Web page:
Cohodes Sends Exchange Income Tumbling AgainBy
Stock fell as much as 8.6% Thursday and is down 27% this year
Model is sustainable with cash reinvested in growth: CEO
Marc Cohodes has done it again: Exchange Income Corp. tumbled after the short-seller called the company’s quarter a "disaster" even as it beat expectations and its chief executive officer laid out his case for the business model.
The Canadian operator of small regional airlines and manufacturing businesses fell 8.4 percent in Toronto on Thursday, the most in almost three years, taking shares down 28 percent this year. Cohodes, the California-based investor and chicken farmer who gained prominence for his short bet on Home Capital Group Inc., has argued the company doesn’t generate enough cash to pay its dividend and isn’t investing enough in aircraft maintenance, raising safety issues.
Short interest accounts for 22 percent of Exchange Income’s float, according to Markit data.
"We’ve generated a dividend for the last 13 years, it’s grown regularly and we’ve done it exactly the same way we are now," CEO Michael Pyle said in a phone interview. "Our results were ahead of everyone’s expectations on every front."
Winnipeg, Manitoba-based Exchange Income reported second-quarter adjusted earnings per share of 77 Canadian cents, according to a report filed after the close of trading on Wednesday. That beat the 62-cent average of 10 analyst estimates compiled by Bloomberg. Revenue of C$273.1 million ($217 million) exceeded forecasts by 13 percent.
Free cash flow fell 14 percent from a year earlier to C$21.8 million after subtracting investments in aircraft maintenance, but was 21 percent higher at C$51.7 million when discounting those expenditures.
"They exceeded expectations pretty much across the board," said Raymond James analyst Steve Hansen, who rates the stock a strong buy with a C$48 price target. "We think it’s a great buying opportunity. The prospects look better today than they did yesterday."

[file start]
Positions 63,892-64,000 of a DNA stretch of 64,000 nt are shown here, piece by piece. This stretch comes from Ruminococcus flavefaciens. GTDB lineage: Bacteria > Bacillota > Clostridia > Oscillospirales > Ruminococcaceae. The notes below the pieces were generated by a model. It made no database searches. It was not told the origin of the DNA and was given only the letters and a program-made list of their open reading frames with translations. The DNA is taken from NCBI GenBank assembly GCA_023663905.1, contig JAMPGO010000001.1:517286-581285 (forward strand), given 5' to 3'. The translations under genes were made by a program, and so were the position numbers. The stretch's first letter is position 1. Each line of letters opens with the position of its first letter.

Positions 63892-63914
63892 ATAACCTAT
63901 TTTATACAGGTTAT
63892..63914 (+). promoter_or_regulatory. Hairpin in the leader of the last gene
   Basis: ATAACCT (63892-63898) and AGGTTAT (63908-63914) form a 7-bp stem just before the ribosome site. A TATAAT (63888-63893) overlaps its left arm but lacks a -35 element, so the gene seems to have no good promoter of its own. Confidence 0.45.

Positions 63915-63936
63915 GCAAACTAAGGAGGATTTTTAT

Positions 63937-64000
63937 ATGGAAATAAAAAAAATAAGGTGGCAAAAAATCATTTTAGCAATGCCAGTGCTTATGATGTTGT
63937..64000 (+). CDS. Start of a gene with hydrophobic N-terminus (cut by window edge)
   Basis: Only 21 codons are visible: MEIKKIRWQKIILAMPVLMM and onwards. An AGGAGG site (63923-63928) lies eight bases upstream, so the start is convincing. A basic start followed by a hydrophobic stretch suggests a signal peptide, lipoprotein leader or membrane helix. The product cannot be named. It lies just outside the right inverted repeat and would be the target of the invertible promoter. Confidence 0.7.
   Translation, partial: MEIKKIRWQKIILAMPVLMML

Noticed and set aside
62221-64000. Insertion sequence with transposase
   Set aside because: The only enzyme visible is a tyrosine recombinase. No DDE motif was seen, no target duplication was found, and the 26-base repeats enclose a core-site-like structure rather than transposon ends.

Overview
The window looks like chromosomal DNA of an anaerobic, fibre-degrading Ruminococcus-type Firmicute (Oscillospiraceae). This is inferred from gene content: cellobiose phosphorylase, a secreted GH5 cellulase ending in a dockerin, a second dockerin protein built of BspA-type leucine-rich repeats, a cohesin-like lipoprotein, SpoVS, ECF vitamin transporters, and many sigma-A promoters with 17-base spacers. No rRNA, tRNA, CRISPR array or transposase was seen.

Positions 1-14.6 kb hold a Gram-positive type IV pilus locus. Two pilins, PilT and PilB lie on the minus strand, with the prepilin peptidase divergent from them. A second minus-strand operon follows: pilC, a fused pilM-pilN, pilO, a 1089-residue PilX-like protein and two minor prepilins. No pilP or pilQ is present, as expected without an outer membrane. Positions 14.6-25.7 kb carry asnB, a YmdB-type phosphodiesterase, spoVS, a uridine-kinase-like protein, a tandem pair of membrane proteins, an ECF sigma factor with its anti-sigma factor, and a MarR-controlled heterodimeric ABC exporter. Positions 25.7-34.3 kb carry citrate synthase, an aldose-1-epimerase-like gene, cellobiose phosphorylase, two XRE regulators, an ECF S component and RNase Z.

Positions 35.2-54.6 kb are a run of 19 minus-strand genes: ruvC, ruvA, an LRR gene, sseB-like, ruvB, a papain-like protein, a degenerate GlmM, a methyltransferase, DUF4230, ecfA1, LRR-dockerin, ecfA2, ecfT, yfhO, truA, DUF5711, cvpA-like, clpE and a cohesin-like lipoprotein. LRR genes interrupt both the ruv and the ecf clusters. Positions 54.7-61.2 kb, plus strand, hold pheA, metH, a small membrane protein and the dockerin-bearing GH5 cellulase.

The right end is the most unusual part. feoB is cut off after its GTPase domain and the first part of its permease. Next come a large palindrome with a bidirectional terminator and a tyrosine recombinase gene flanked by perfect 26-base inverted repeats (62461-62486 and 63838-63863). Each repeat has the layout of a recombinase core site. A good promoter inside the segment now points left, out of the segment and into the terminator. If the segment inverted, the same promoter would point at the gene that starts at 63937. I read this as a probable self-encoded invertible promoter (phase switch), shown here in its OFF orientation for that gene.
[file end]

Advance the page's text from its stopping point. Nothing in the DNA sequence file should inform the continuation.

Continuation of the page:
"Make no mistake, this company is a ruse and they will go broke," Cohodes said in a phone interview. "They need to either eliminate or cut the dividend immediately because there’s negative free cash flow here."
Exchange Income’s free cash flow was negative when growth capital expenditures of C$33 million in the quarter are also subtracted. The company has been reinvesting in its businesses because it sees a dearth of attractive acquisition opportunities, particularly in the U.S. Much of the C$310 million it has reinvested over the past 30 months has gone towards acquiring aircraft at Regional One, which buys, leases and sells aircraft and aircraft parts.
"We’re choosing to invest the free cash we generate in growing the business. As long as we’ve got opportunities, we will do that," Pyle said. "Look at our earnings per share, look at our Ebitda per share, look at our free cash flow -- all them them show the investments we have made have been accretive."
Exchange Income sees some potential acquisition opportunities in Canada, where prices aren’t as inflated as they are in the U.S.
"The opportunities we see are of higher quality than in recent periods and we are cautiously optimistic about our opportunity to grow the group of subsidiary companies," Pyle said on a conference call with analysts.
The company may also buy back shares if the stock stays at its current level, which Pyle said is well below its intrinsic value.